Along with growing numbers, turbines are becoming increasingly sophisticated, incorporating, for example, rotor-pitch control, which can ramp output up or down as needed by the electric grid. Planning for the momentary vagaries of the wind are crucial to the industry, but as that motion is largely invisible, it's difficult to visualize. Unless, that is, you create a sculpture of 612 freely-rotating directional arrows and put them on the wall of the Randall Museum in San Francisco, California. Then it looks like this:

 

Windswept from Charles Sowers on Vimeo.

 --Paul Rauber

Mar 13, 2012

Frivolous Solutions to Climate Change

ChromosomesThere is a deeply silly story at the Atlantic's web site by Ross Andersen on "How Engineering the Human Body Could Combat Climate Change." It discusses a forthcoming paper by S. Matthew Liao, a professor of philosophy and bioethics at NYU, in Ethics, Policy & Environment that proposes a novel approach to dealing with climate change: biomedical modifications to humans to help them consume less.

For instance, many people wish to give up meat for ecological reasons, but lack the willpower to do so on their own. The paper suggests that such individuals could take a pill that would trigger mild nausea upon the ingestion of meat, which would then lead to a lasting aversion to meat-eating. Other techniques are bound to be more controversial. For instance, the paper suggests that parents could make use of genetic engineering or hormone therapy in order to birth smaller, less resource-intensive children.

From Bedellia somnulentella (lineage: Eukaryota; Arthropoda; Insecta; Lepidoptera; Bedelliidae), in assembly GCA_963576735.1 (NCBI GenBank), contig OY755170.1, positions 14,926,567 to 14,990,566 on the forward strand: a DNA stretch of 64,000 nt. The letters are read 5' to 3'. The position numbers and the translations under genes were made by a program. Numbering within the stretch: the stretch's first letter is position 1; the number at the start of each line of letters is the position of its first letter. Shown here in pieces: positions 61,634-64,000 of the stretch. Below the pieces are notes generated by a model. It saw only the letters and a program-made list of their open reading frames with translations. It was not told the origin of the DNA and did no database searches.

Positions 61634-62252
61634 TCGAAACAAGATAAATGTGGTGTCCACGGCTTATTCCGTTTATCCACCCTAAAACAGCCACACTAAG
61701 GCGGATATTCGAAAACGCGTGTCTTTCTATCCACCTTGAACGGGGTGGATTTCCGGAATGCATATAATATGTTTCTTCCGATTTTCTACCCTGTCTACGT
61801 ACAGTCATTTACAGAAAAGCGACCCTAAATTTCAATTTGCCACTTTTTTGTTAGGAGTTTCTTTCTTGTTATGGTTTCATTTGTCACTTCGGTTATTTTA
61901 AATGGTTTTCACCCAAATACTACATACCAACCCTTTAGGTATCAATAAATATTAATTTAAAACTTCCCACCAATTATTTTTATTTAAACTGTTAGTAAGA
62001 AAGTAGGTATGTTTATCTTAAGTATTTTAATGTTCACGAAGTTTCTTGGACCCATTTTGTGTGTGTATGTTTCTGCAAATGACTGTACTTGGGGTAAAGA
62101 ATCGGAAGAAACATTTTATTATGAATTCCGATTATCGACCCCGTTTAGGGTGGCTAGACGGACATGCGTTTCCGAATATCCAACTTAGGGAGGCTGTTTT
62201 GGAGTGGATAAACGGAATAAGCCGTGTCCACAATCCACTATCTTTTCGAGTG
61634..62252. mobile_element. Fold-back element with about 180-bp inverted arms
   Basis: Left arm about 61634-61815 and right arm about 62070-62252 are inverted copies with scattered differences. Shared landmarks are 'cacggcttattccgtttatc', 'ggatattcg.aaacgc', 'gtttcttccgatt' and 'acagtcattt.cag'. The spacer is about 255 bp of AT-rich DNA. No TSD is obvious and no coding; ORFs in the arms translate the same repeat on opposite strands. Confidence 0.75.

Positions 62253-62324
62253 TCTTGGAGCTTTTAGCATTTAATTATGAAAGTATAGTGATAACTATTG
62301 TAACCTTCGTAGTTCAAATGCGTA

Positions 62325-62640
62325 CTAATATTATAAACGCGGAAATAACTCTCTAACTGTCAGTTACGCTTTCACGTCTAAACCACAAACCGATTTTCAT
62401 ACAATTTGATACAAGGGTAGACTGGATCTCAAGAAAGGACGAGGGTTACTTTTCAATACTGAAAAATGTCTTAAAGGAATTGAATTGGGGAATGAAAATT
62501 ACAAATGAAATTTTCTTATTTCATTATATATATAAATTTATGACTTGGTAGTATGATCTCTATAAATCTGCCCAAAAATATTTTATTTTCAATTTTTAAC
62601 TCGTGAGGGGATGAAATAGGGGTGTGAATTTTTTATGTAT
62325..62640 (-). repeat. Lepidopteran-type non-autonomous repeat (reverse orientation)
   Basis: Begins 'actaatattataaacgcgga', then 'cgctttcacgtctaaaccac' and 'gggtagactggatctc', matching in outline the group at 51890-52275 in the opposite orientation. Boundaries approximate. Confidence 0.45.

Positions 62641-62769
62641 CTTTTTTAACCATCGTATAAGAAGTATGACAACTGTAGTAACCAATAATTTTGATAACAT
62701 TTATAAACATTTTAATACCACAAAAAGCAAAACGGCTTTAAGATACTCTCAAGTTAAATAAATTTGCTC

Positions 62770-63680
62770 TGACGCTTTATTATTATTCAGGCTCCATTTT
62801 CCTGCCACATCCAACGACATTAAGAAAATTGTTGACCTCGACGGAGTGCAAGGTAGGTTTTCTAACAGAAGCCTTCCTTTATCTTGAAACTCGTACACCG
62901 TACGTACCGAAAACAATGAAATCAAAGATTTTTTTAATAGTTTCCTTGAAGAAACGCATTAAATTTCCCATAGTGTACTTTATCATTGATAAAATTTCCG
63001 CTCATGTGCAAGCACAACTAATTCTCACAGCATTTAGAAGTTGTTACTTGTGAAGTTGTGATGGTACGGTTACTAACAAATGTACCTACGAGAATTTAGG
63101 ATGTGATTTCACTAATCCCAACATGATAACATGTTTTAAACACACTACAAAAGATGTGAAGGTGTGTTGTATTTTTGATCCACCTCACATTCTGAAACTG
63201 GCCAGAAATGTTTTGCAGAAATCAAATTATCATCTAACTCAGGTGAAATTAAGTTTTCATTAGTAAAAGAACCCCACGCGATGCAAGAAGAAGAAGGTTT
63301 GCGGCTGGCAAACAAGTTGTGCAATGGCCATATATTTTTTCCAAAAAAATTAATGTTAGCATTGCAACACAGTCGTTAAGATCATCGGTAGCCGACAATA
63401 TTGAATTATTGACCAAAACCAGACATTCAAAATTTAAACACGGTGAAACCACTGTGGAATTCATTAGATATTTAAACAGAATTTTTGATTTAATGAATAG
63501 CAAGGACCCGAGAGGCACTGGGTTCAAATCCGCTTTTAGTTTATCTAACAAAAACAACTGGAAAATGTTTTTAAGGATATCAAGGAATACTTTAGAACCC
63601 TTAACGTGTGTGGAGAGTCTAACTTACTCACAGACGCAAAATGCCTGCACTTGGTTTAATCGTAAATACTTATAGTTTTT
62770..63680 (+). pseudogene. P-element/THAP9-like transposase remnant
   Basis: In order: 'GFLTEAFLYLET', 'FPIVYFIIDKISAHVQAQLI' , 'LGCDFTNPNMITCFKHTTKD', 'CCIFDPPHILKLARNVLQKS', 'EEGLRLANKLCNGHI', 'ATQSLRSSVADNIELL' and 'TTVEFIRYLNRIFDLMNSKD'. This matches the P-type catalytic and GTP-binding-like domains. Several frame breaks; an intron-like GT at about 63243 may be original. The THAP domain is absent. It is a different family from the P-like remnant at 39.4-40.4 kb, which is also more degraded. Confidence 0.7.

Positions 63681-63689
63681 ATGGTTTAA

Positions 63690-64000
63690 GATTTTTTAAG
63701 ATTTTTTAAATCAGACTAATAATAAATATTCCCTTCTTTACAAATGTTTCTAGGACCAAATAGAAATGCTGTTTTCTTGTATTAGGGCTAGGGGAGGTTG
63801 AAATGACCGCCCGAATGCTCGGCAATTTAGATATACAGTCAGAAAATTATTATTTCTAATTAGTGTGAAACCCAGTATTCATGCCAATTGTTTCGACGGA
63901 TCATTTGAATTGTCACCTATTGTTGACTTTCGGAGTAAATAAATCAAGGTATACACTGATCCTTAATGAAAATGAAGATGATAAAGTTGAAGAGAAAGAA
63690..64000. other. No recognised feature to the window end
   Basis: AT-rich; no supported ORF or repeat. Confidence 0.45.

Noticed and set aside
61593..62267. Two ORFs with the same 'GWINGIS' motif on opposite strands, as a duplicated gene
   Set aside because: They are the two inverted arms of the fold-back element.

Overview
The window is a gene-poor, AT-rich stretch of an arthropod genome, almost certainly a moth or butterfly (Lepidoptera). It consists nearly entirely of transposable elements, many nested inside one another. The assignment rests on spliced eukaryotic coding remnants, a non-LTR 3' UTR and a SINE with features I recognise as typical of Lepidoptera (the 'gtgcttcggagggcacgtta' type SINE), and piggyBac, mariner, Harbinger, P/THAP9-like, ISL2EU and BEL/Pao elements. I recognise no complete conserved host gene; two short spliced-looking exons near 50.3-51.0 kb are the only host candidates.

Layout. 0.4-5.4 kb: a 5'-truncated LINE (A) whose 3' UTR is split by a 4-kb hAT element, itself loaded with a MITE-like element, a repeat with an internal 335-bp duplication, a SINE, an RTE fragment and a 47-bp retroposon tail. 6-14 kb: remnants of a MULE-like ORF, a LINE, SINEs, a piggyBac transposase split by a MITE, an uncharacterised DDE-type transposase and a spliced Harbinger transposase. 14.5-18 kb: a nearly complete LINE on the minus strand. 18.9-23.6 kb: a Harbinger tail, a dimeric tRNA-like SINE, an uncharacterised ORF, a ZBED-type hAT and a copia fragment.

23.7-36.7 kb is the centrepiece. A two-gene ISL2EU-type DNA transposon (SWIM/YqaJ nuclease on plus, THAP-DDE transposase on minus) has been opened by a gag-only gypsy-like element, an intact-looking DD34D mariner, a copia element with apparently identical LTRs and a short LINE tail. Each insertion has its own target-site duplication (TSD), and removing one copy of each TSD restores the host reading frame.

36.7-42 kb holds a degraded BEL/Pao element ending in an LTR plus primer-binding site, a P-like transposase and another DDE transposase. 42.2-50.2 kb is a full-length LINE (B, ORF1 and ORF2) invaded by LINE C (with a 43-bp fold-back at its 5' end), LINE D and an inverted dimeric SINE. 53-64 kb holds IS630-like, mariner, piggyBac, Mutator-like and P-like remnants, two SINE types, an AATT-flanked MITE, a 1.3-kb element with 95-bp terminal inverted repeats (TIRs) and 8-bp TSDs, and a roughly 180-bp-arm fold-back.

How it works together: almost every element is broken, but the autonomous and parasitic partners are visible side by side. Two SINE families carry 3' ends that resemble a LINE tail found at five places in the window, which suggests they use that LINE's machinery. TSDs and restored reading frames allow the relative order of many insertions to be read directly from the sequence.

Mightn't it be ethically problematic to do that to your kids? asks Andersen. Liao makes a "greater good" argument:

The reason we are even considering these solutions is to prevent climate change, which is a really serious problem, and which might affect the well being of millions of people including the child. And so in that context, if on balance human engineering is going to promote the well being of that particular child, then you might be able to justify the solution to the child. 

Curiously, Liao suggests tinkering with the human genome in part because geoengineering, last year's hot techno fix to climate change, is "just too risky." But hormone treatments to encourage smaller children or drugs to reduce or increase the expression of certain genes--what could go wrong with that?

Here's my bioethics question: What are the ethical implications of pretending to address climate change with bizarre and impractical technological fixes instead of addressing the real problems--dependence on coal for electrical power and oil for transportation? Again I have the opportunity to quote the English philosopher J.L. Austin: "There are easier ways to kill a cat than drowning it in butter." It may be amusing to concoct Rube Goldberg-like contrivances for cooling the planet, but in the end it's a matter of cultural change (like the country's 12% decline in meat consumption since 2007) and political will.

--Paul Rauber / Image of chromosomes by iStock/BlackJack3D